It is important to be aware that pseudohyperkalaemia can sometimes occur. This is when the measured potassium concentration is artificially elevated by an in vitro release of potassium from blood cells. It may occur as a result of mechanical trauma during venepuncture or excessive agitation or poor storage of blood samples; in such cases another sample should be taken. It can also occur if the patient suffers from severe leucocytosis or thrombocytosis.
There are three mechanisms by which medicines can cause hyperkalaemia.
Increased potassium intake
Since the total extracellular potassium store is only about 80mmol, rapid administration of intravenous potassium can cause hyperkalaemia. Other exogenous sources include oral potassium supplements, salt substitutes (which often contain potassium chloride) and medicines formulated as potassium salts.
Medicines that interfere with the secretion and action of aldosterone can cause hyperkalaemia. Renin, secreted in response to reduced renal perfusion, activates the angiotensinaldosterone system. Its secretion is mediated by prostaglandins. The following medicines can interfere with this process:
- Non-steroidal anti-inflammatory drugs — inhibit prostaglandin production
- Angiotensin-converting enzyme inhibitors and angiotensin-II receptor antagonists — impair angiotensin IImediated secretion of aldosterone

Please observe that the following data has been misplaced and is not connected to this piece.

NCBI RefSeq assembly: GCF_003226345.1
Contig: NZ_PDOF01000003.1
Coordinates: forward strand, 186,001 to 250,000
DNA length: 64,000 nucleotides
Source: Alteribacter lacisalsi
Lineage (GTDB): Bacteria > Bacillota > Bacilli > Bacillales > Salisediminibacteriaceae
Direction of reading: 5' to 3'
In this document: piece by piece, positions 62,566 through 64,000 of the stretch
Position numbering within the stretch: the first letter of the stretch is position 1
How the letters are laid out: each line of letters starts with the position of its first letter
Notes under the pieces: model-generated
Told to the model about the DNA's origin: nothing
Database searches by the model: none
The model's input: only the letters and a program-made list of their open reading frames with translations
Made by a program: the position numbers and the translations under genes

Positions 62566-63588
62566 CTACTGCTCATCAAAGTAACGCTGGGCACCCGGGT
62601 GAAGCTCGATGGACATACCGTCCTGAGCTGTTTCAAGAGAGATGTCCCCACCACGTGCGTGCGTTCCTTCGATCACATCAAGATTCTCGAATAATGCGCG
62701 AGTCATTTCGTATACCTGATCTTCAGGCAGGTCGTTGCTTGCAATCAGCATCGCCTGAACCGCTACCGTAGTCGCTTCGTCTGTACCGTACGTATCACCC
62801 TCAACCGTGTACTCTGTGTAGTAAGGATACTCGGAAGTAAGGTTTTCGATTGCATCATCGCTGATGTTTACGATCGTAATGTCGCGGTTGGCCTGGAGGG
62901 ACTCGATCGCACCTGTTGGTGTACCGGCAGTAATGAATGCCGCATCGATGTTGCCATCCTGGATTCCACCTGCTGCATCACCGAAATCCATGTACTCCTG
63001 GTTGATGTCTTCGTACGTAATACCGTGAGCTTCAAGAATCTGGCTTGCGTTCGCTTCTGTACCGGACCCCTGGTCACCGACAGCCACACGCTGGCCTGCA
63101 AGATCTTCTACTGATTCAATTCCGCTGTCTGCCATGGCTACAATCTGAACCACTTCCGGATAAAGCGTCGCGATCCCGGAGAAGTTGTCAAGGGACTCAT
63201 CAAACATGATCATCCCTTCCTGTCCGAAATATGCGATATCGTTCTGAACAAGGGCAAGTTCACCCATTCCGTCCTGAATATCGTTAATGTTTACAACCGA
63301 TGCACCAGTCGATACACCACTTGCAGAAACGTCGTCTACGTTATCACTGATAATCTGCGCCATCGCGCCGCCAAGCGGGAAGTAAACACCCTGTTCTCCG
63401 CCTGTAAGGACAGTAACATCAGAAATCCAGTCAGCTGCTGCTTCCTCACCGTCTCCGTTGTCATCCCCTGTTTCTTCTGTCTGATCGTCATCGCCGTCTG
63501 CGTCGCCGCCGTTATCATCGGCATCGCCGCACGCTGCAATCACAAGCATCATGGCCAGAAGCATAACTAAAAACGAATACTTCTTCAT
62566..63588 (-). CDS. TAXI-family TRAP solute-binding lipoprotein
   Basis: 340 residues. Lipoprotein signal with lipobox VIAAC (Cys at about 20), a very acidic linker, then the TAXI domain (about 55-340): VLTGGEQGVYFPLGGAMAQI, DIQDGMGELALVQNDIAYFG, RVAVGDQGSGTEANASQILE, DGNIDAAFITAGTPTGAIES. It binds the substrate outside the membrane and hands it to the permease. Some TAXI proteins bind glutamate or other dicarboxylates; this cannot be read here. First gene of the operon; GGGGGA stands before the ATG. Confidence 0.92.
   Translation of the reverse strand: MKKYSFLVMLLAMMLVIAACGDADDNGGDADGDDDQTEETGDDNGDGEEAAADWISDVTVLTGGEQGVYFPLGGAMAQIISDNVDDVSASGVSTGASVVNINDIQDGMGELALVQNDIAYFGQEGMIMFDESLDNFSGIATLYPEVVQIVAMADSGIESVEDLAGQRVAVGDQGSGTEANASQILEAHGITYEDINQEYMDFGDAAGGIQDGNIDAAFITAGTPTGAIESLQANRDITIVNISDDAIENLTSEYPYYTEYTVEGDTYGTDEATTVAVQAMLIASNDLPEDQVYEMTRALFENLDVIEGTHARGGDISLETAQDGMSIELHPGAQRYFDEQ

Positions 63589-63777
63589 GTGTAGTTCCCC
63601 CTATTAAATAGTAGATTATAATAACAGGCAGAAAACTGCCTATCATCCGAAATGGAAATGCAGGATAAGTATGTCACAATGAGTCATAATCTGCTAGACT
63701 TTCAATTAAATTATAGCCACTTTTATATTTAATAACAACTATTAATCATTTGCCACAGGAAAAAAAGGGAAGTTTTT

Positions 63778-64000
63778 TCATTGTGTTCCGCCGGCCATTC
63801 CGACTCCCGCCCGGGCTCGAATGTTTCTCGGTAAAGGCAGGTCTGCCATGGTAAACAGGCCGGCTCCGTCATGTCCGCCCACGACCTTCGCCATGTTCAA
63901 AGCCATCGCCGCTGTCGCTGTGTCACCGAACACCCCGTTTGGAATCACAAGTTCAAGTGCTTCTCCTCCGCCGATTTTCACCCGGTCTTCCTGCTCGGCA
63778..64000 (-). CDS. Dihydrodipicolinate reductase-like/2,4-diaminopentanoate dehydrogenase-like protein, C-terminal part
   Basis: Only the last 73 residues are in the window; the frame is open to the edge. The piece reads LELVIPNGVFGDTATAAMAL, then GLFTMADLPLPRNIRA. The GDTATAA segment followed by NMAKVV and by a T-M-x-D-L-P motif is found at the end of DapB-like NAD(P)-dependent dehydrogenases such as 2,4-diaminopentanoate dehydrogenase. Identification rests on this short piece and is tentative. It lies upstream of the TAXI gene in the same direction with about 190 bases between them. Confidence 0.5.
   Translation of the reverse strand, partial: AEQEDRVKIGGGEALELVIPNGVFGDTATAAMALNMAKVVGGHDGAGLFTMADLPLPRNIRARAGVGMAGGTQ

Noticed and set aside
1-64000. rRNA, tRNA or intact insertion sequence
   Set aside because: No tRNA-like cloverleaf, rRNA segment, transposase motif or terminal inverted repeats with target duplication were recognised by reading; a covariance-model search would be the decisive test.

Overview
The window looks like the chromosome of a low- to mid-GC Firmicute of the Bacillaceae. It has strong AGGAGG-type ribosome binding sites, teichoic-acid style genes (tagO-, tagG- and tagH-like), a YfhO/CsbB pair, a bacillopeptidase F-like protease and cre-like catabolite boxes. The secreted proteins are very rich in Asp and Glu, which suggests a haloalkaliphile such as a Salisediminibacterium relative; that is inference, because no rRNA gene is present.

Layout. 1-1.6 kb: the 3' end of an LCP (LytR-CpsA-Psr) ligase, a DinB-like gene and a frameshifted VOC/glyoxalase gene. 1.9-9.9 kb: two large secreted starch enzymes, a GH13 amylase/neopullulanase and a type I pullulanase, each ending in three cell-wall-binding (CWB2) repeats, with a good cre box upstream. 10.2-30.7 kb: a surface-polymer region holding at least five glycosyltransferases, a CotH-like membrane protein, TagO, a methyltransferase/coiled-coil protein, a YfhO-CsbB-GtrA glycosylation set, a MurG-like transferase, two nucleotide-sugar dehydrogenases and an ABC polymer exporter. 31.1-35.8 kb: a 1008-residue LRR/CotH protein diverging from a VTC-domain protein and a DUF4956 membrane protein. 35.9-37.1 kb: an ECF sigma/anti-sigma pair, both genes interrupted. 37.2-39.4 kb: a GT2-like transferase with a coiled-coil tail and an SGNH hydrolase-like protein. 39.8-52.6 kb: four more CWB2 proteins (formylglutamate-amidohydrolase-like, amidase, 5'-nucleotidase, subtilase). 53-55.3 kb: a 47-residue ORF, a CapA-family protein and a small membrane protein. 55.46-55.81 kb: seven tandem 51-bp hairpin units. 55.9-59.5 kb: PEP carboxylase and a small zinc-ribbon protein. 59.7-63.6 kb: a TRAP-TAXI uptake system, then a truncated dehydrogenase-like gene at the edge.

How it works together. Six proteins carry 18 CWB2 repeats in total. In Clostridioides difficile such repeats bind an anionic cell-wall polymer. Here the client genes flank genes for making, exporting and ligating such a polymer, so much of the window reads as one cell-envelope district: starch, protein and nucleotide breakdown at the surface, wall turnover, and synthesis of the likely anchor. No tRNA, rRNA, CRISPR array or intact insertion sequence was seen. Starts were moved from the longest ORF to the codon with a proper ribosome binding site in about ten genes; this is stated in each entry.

- Spironolactone and eplerenone — inhibit the binding of aldosterone to receptors
- Heparin — aldosterone synthesis is inhibited by both unfractionated and low molecular weight heparins (the effect being maximal after 3–5 days)
Calcineurin inhibitor immunosuppressants (eg, ciclosporin, tacrolimus) can cause hyperkalaemia. Also, trimethoprim, particularly when prescribed at the high doses used to treat Pneumocystis jiroveci pneumonia, and the potassiumsparing diuretics amiloride and triamterene reduce potassium secretion in the kidney.
Altered cellular distribution
The transmembrane Na/K-ATPase pump, which maintains the ratio of intracellularto- extracellular potassium concentrations, is inhibited by digoxin. This effect is small at therapeutic concentrations, but significant if digoxin reaches toxic levels.
Beta-blockers inhibit the catecholamineinduced entry of potassium into cells, although in practice the resulting increase in potassium concentration is generally less than 0.5mmol/L. Suxamethonium opens ion channels, thereby causing movement of potassium out of cells.
- How does your local practice differ from that suggested in this article?